May 15, 1966, Air Force CMSGT William L. Madison from Lexington died in the Vietnam War.

May 15, 1970, Marine Corps LCPL Douglas Carroll from Anneta in Grayson County died in the Vietnam War.

On May 15, 1971, Kathleen Mulligan, a pioneer in Kentucky law, passed over at age 81.  She attained many firsts in her professional career: the 1st woman to sit as a judge in Kentucky, 1st woman vice president of the Kentucky Bar Association, 1st woman on the Kentucky membership committee of the ABA, and 1st woman secretary of the Fayette County Democratic Committee.

May 15, 1971, watch Canonero II go for the second leg in the 96th running of the Preakness Stakes.

On May 15, 1971, two U.S. Congressmen, one from Kentucky and one from Utah, held a free throw contest at the half-time of the Kentucky Colonels and Utah Stars ABA game in Freedom Hall.  The Colonels made an exciting comeback to tie the Championship series 3-3.  

May 15, 1975, Marine Corps PFC Gary L. Hall from Covington died in the Vietnam War.

May 15, 1975, the U.S. National Register of Historic Places added the John A. Roebling Suspension Bridge.  Connecting Cincinnati and Covington, the 1st pedestrians crossed on December 1, 1866.

1906 – By Detroit Publishing Company

May 15, 1979, Deputy Sheriff Earl Smith, Pike County Sheriff’s Office, died while attempting to serve a warrant.  The suspect shot him six times; he pled not guilty by reason of insanity and was acquitted.

May 15, 1980, watch the controversial 105th Preakness Stakes where Jacinto Vasquez riding Genuine Risk claimed a foul claim against Angel Cordero Jr. on Codex for forcing the filly extremely wide in the stretch and shaking his whip in her face.  Cordero later received threats against his life and threats to burn his house.  Stewards disallowed the foul.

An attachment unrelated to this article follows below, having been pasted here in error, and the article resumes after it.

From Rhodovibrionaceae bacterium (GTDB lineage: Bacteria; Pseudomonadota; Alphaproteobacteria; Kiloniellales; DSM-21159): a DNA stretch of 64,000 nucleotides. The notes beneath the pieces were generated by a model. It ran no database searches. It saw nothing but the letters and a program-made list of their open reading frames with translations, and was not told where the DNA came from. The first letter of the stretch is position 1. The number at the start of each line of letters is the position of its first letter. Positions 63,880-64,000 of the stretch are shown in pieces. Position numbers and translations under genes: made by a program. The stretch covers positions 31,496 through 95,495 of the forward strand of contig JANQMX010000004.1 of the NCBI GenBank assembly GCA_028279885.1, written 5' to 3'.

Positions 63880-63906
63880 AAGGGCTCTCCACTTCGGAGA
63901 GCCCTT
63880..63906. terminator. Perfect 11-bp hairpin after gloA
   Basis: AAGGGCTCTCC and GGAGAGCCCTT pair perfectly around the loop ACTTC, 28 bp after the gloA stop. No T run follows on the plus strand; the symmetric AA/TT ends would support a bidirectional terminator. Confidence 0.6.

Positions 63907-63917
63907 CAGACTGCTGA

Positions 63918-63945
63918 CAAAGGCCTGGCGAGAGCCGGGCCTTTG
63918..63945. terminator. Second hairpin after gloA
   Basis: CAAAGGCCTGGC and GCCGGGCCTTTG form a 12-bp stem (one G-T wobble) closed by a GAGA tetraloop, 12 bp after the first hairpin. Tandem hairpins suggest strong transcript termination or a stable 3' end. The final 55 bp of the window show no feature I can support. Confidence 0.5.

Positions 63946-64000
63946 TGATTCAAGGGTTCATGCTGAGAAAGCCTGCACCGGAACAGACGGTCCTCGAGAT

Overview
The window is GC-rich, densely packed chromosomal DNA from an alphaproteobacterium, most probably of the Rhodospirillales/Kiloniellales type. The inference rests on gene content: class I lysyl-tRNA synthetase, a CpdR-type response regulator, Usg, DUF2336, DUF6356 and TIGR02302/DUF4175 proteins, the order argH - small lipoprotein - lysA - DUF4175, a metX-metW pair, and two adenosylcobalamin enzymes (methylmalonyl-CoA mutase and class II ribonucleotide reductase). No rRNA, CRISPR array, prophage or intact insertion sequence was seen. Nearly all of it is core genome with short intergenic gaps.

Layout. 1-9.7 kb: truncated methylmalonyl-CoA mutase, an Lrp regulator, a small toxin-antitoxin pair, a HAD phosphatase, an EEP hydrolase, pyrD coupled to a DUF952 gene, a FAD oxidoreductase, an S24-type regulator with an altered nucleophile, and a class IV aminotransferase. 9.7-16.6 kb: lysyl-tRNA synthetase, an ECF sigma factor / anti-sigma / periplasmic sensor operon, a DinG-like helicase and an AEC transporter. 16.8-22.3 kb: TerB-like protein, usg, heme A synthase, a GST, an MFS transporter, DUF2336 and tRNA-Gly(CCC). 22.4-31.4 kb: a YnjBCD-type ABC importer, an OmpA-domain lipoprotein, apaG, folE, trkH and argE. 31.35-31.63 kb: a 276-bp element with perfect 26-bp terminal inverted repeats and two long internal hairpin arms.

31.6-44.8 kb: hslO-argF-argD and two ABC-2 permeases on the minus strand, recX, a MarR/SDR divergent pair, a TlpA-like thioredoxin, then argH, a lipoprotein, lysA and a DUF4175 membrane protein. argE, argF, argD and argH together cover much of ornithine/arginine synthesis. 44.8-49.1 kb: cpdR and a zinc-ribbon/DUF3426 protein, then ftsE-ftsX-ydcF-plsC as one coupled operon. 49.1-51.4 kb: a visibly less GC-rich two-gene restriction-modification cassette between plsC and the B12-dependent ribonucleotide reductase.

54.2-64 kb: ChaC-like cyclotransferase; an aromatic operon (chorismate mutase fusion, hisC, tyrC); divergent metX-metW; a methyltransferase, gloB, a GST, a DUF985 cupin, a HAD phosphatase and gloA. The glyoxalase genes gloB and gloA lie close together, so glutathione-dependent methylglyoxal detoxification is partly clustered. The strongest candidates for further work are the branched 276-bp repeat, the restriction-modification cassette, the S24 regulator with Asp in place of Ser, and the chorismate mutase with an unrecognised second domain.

May 15, 1981, Ft. Knox native Len Barker, as a member of the Cleveland Indians, pitched the 10th official perfect game in baseball history.

May 15, 1992, federal authorities transferred The Queen of Mean from Lexington’s Federal Medical Center to a prison in Connecticut.  Leona Hemsley received four years in prison for not paying taxes.  She stayed 30 days in Lexington and 621 days in CT.

May 15, 2001, fire severely damaged the UK’s oldest building, the Administration Building.

May 15, 2003, Louisville native Todd Wellemeyer made his MLB debut with the Chicago Cubs.

May 15, 2004, watch the 129th Preakness Stakes.

May 15, 2012, an international tribunal charged and convicted, former President Bush, V.P. Dick Cheney, Defense Secretary D. Rumsfeld, Deputy AGs John Choon Yoo and Jay Bybee, AG Alberto Gonzales, and former counselors David Addington and William Haynes II, of being war criminals.

May 15, 2017, for the 1st time, Frankfort mandated students learn cursive writing, singling an end to Common Core Standards and a new era in Kentucky ethics laws.  Meanwhile, a former Steve Beshear administration member pleaded guilty to violating three counts of Kentucky’s ethics laws education.

On May 15, 2020, two prisoners in their 60s died at the Federal Medical Center, bringing the Fayette County total to 12.  The governor announced 380 Kentuckians were hospitalized, 218 in intensive care; however, various tourism-related activities would re-open on June 1, including State Parks and their lodges.

May 15, 2021, Hawesville native Navy Fireman Martin Young, who died on the USS Oklahoma during the attack on Pearl Harbor, was laid to rest in Lewisport after his DNA identified him in 2015.